With their sun-kissed torsos, beach-tossed locks, and laidback outlook on life, surfers have provided decades of stereotypes and cliches in media and advertising. But there is something different about today's surfers in San Francisco. Meet the local startup execs who are grabbing boards and getting down to business.
Sartorially-gifted men and women are similar when it comes to fashion: we all want to look nice, save some money, and at the same time wear the latest designer gems. Fortunately, a handful of Bay Area entrepreneurs have developed new approaches that combine traditional methods with innovation. Here are the fash-tech startups to watch in 2015.
For a festive, stress-free All Hallows' Eve, take a chance on a 1933 Rolls-Royce Phantom ride from Lyft, or find the perfect Halloween sartorial look from Costumes On-Demand.
This city's big on public art, but how many times have you wanted to know who's behind what you're seeing? ArtAround, a public art technology platform first launched in Washington, D.C., aims to help answer those questions. The app's founders are now working with the SF Arts Commission to launch its mapping service in San Francisco. They already have 800 pieces of art owned by the city mapped out with photos, and they're working on expanding their service to include all the other great street art like murals and graffiti that aren't owned by the city. So, you can finally figure out who made your favorite Mission mural that you walk past everyday.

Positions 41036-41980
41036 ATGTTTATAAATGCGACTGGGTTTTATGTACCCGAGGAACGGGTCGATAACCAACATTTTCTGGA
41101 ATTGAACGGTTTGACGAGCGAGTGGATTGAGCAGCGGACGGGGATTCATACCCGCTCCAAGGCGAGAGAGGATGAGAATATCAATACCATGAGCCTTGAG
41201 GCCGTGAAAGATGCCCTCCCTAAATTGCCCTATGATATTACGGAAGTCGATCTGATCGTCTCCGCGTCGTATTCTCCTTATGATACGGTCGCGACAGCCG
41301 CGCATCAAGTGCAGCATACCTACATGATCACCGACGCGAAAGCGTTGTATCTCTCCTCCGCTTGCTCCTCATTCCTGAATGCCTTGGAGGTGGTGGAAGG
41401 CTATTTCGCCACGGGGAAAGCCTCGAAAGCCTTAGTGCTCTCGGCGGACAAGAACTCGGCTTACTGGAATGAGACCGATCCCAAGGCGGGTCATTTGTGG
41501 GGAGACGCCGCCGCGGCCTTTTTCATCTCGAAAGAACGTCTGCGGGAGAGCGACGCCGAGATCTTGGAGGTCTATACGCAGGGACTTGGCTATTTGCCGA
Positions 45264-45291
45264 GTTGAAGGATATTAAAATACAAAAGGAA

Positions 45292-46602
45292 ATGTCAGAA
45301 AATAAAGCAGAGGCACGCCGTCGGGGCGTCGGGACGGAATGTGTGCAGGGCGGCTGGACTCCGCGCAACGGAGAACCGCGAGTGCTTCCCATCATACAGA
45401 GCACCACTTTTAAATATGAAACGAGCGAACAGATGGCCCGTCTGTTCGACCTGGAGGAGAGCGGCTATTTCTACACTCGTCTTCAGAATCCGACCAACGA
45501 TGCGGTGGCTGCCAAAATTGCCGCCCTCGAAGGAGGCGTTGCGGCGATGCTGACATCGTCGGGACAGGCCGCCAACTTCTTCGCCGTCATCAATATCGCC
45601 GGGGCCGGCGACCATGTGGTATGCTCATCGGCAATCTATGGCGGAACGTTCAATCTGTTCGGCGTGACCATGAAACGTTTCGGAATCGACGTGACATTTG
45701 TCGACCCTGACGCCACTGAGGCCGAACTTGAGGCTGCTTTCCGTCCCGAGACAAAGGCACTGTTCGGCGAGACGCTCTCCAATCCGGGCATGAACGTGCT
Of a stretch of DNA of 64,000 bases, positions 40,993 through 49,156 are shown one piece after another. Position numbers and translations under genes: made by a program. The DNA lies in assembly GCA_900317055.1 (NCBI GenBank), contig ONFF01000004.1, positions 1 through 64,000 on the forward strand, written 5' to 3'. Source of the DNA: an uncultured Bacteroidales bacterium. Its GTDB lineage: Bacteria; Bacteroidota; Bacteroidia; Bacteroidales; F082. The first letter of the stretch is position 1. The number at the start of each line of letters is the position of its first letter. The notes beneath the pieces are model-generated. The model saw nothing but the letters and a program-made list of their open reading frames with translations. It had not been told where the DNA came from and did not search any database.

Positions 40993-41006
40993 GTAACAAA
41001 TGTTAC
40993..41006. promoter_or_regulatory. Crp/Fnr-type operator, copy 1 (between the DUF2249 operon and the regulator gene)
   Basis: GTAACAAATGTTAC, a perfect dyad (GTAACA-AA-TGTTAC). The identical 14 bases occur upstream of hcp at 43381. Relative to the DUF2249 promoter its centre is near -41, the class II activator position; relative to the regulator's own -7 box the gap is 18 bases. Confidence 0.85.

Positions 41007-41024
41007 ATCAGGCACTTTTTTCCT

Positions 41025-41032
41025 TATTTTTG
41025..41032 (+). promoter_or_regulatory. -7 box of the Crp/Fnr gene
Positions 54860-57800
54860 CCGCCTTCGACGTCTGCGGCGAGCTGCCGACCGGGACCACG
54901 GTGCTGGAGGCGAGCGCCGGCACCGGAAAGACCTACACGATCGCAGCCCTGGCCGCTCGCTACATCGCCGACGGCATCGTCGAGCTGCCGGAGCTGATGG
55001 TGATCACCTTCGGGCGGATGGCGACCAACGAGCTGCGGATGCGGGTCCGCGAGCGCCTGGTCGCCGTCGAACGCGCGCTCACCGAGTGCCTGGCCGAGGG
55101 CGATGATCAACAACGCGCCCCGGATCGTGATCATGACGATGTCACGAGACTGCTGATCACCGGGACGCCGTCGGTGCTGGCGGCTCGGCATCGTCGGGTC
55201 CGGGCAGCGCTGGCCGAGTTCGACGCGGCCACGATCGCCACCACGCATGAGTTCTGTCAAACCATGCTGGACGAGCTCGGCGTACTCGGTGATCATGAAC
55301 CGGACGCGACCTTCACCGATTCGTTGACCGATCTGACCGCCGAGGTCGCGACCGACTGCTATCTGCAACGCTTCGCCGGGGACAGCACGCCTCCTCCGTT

Calling all creative types: make your way to Fort Mason next weekend for a two-day extravaganza of art, music, design, film, and more. A partnership between VICE and Intel, The Creators Project has been attracting the art- and tech-savvy set all over the world—Beijing, Sao Paulo, Paris, Seoul, New York—and next weekend marks the first-ever San Francisco event. Now in its third year, it's about time the festival touched down in the country's most burgeoning epicenter of technology.
My friend Carrie* doesn’t like to just sit around when there’s a problem that needs fixing. Thus when a bug eliminated all of her (and many others’) Twitter followers last year, she decided to take matters into her own hands.
Using Google, she located the Twitter office on Folsom Street and set out for a visit, stopping by a local bakery along the way to buy several dozen cookies in the hope that they might her gain entrée to one of the hottest companies on the planet.
When she showed up at the social networking site’s front door, it was locked, but by lucky coincidence, someone just leaving the office held the door open to let her in.
Once inside, she stood in the entryway wondering what to do next.